Origin of Short Stories
Short Stories began its existence as a literary periodical, carrying work by Rudyard Kipling, Émile Zola, Bret Harte, Ivan Turgenev and Anna Katharine Green. The magazine advertised itself with the slogan "Twenty-Five Stories for Twenty-Five Cents". After a few years,
Short Stories became dominated by reprinted fiction. The magazine was sold in 1904 and eventually purchased by Doubleday, Page and Company, which in 1910 transformed
Short Stories into a "quality pulp". The magazine's new editor,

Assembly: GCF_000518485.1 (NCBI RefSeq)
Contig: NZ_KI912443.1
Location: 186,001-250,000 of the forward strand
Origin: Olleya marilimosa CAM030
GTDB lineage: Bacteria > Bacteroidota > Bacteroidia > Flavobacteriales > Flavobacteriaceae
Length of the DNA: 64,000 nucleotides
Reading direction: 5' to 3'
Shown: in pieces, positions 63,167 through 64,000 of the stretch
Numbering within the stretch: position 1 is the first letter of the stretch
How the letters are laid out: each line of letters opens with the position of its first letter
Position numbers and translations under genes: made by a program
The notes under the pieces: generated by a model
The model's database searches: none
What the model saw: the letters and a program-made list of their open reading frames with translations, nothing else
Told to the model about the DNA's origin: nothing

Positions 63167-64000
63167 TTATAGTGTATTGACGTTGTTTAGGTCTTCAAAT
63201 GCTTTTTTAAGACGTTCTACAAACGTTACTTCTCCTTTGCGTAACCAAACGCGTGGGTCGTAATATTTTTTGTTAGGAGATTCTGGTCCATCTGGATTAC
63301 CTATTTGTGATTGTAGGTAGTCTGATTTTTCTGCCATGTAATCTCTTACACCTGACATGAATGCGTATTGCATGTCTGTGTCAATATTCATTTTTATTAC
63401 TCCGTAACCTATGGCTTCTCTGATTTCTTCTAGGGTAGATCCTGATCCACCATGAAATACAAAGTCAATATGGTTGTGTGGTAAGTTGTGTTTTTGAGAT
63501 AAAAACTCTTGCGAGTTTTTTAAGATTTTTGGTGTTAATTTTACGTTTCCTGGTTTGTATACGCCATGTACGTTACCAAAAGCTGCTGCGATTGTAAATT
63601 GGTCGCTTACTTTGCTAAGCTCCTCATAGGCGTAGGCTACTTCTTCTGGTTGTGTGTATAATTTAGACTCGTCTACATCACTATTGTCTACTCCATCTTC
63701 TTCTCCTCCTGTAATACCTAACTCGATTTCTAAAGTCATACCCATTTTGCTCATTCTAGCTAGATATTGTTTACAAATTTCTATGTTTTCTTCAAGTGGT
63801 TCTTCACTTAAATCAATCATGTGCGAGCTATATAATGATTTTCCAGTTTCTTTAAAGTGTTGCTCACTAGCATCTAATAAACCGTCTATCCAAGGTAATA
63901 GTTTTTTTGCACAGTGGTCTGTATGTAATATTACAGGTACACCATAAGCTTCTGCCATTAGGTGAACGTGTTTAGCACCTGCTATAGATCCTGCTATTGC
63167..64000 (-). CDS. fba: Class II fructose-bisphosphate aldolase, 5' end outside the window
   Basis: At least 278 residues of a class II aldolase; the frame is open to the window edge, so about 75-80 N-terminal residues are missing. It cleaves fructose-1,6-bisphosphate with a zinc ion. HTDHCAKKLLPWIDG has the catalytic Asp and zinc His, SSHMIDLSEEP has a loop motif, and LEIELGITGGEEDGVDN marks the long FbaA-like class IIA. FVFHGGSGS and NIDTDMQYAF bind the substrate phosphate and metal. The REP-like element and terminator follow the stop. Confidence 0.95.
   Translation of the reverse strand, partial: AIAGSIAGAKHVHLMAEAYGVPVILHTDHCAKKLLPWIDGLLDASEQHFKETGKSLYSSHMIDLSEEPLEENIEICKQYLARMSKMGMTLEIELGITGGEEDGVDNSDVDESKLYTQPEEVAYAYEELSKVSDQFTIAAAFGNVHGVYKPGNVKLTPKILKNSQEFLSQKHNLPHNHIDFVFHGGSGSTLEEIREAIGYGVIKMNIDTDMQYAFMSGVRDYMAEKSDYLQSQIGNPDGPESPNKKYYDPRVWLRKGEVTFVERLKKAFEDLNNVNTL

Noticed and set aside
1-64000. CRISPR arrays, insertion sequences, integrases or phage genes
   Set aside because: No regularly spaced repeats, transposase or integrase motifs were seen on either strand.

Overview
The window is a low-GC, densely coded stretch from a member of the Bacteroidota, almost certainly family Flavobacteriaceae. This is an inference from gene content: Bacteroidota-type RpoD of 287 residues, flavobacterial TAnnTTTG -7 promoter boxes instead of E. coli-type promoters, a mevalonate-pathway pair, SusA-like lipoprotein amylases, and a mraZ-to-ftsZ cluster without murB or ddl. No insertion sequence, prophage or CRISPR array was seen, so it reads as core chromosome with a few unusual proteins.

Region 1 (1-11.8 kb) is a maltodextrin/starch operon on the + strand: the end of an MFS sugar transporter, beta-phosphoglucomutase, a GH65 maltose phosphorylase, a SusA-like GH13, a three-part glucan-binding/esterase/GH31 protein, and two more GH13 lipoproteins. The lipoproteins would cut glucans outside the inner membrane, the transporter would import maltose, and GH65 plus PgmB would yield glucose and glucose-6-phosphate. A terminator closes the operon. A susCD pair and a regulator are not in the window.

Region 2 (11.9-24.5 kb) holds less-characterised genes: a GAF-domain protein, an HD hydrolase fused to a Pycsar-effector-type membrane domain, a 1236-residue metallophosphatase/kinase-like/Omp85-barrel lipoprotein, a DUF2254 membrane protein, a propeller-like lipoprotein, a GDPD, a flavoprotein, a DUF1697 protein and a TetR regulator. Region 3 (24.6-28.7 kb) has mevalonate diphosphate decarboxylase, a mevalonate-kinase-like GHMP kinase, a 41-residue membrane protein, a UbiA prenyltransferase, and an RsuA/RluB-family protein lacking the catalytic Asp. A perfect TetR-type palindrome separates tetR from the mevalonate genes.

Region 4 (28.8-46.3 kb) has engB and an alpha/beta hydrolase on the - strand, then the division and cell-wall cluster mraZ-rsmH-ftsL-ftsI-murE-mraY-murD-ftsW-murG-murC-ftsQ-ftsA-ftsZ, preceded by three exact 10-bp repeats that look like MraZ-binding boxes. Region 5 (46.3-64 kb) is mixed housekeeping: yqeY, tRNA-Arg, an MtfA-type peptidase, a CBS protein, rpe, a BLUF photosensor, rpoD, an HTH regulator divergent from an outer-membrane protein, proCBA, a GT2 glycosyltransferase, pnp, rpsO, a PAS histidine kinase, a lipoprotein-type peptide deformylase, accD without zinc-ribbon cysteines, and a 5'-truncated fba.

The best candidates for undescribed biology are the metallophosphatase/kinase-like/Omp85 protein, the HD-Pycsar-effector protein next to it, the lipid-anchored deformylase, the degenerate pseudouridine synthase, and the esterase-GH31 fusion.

Harry E. Maule (1886-1971) placed an emphasis on Short Stories carrying well-written fiction; pulp magazine historian Robert Sampson states "For Short Stories, like Adventure and Blue Book to follow, rose above the expedient prose of rival magazines like ivory towers thrusting up from swampland". By 1916, Maule's Short Stories was selling 95,000 copies a month.
Short Stories was initially known for publishing crime fiction by authors including Max Pemberton, Thomas W. Hanshew and Hugh Pendexter.